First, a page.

Dialectics of Time and Event from Stoicism through Kant and Hegel towards Deleuze and Badiou: Ontological Catastrophe and Transcendental Time Machines

The Spirit shows itself as so impoverished that, like a wanderer in the desert craving for a mere mouthful of water, it seems to crave for its refreshment only the bare feeling of the divine in general. By looking at the little which now satisfies Spirit, we can measure the extent of its loss. ~... Continue Reading →


Badiou: Down with Death!

Alain Badiou Let’s start from the notion of nihilism. What does it mean? Nihilism is a figuration, a diagnostic on the state of the world and of thought, which established itself in the nineteenth century (we could argue that in a certain sense the first nihilist philosophy was Schopenhauer’s) on the ruins of the old... Continue Reading →

Three Modalities of the Immanent Infinitude: Life, Matter and Thought in Henry, Deleuze and Badiou

Abstract In this essay I attempt to explicate the sense in which Michel Henry’s reductive phenomenology rendering Life as affectivity resonates with Alain Badiou’s subtractive ontology rendering the subject as eternity in time. I claim that these two modes of subjectivity are the two modalities of the Real manifesting itself as quality (Henry’s patheme) and... Continue Reading →

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Hermetico-Promethean Postnihilism

  To begin at the beginning we shall say that philosophy is the dialectical process of truth in time, it is an infinite questioning of that which is known, a continuity in change of the unknown, a practice of situating eternity in time. Without a relation to the requirements of one's own time philosophy may... Continue Reading →

François Laruelle’s Christo-Fiction is Unbound and On the Loose Somewhere Out There

"François Laruelle's lifelong project of "nonphilosophy," or "nonstandard philosophy," thinks past the theoretical limits of Western philosophy to realize new relations among religion, science, politics, and art. In Christo-Fiction, Laruelle targets the rigid, self-sustaining arguments of metaphysics, rooted in Judaic and Greek thought, and the radical potential of Christ, whose "crossing" disrupts their circular discourse.... Continue Reading →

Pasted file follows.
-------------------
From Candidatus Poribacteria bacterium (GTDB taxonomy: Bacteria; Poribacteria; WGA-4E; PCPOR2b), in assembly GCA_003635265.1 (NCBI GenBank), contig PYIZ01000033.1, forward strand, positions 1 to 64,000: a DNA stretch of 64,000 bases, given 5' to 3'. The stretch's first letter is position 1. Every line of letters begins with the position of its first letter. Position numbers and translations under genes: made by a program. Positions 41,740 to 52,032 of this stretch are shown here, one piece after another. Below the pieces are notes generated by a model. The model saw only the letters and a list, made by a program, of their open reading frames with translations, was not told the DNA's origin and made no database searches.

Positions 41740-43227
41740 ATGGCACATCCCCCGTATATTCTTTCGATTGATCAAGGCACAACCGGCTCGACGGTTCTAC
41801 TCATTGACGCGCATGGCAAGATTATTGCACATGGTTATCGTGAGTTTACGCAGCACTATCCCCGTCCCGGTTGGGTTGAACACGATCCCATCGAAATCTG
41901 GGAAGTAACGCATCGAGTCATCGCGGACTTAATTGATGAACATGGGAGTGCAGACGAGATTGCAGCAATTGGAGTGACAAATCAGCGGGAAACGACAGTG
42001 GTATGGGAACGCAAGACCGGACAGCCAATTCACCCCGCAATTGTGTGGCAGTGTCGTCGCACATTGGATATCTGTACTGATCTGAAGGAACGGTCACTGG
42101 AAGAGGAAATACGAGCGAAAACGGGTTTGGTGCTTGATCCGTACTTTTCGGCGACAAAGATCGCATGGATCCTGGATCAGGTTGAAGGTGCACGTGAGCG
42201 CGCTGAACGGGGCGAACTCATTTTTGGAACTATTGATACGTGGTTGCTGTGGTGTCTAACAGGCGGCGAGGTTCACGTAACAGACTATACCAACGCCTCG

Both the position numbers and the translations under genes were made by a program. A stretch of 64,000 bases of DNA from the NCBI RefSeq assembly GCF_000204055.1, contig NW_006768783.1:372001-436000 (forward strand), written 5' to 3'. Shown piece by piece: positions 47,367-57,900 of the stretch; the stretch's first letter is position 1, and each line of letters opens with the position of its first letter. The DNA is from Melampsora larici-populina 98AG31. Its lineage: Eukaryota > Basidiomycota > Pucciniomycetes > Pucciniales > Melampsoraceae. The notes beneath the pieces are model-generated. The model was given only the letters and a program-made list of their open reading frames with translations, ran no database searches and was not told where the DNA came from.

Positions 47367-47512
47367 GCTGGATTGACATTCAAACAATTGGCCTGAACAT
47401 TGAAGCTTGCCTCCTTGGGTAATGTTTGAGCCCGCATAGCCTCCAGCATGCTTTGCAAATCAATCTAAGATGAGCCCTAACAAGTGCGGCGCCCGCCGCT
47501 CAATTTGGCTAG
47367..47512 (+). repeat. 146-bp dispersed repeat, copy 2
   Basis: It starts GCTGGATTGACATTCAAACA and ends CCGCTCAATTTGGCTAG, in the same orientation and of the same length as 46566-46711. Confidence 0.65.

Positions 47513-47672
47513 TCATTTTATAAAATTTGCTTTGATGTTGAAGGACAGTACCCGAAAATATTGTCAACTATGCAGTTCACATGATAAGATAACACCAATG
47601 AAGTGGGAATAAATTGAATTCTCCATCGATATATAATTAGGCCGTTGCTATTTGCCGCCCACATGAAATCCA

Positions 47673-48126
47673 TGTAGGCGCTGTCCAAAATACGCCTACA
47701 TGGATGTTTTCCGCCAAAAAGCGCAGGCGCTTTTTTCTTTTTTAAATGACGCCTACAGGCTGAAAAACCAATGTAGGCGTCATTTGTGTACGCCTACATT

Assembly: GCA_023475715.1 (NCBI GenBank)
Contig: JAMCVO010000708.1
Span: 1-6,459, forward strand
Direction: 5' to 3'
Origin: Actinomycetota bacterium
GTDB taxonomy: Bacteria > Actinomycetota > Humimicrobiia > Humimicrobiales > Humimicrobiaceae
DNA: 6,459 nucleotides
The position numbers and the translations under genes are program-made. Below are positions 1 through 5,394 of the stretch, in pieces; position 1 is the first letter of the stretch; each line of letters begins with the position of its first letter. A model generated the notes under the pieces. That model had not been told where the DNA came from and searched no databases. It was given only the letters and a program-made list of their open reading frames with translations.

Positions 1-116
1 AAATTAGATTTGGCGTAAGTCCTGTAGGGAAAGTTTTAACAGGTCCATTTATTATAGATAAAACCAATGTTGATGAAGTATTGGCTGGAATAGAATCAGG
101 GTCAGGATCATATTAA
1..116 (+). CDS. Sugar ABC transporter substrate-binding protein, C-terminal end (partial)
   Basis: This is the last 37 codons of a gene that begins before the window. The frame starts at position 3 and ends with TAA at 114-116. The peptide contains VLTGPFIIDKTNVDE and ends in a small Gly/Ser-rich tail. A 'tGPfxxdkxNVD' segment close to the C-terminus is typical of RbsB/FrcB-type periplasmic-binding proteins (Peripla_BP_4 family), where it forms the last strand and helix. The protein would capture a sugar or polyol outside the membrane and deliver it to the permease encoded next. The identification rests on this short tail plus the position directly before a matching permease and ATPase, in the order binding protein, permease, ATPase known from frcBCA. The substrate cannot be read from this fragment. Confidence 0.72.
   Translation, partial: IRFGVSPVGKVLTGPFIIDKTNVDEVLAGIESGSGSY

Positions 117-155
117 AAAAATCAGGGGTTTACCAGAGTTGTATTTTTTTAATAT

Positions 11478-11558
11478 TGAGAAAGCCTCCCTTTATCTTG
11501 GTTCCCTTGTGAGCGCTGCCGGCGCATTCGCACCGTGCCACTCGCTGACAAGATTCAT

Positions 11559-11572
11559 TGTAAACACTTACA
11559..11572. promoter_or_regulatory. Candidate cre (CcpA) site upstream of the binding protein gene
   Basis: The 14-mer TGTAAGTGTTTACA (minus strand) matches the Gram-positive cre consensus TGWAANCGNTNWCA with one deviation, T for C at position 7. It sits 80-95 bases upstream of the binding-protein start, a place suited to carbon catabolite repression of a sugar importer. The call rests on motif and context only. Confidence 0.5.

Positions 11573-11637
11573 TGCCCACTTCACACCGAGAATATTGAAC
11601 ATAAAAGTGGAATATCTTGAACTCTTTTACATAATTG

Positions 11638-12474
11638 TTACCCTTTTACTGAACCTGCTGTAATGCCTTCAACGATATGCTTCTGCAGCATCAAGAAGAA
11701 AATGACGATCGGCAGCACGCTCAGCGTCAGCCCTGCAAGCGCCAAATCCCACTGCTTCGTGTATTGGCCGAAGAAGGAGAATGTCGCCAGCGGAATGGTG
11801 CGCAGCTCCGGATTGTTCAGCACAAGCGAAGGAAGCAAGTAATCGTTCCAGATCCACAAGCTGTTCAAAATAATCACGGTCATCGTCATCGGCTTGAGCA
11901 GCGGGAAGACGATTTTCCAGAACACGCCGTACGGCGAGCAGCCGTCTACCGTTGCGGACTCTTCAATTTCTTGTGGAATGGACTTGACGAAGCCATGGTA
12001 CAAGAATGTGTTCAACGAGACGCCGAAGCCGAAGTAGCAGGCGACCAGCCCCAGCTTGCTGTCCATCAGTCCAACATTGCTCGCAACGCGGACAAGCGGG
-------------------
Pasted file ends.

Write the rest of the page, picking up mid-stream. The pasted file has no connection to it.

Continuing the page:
Trauma and the Immanence of Eternity

In my previous post I've attempted to trace, clarify and briefly define certain positions and oppositions within the philosophical field today. It is my conviction that at the root of philosophical enquiry lies a series of dialectical relationships between affirmation and negation, transcendence and immanence, reality in-itself and reality for-us, finitude and infinity, being and... Continue Reading →

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Melancholia and the Cartesian Subject

In his lecture On Melancholy and an essay entitled Melancholy and the Act, Zizek claims that melancholia occurs not when we lose the object, but rather when the object is still here although we no longer desire it. According to Zizek, melancholia as Freud defines it in Mourning and Melancholia, shouldn’t be interpreted as if it... Continue Reading →

On Civilised Progress and Barbaric Regress

One simply cannot conceal from oneself what all the willing that has received its direction from the ascetic ideal actually expresses: this hatred of the human, still more of the animal, still more of the material, this abhorrence of the senses, of reason itself, this fear of happiness and of beauty, this longing away from... Continue Reading →

Artaud, Deleuze and The Will to Nothingness

I close the eyes of my intelligence, and giving voice to the unformulated within me, I offer myself the sense of having wrested from the unknown something real. I believe in spontaneous conjurations. On the paths along which my blood draws me, it cannot be that one day I will not discover a truth.[1]                     ... Continue Reading →

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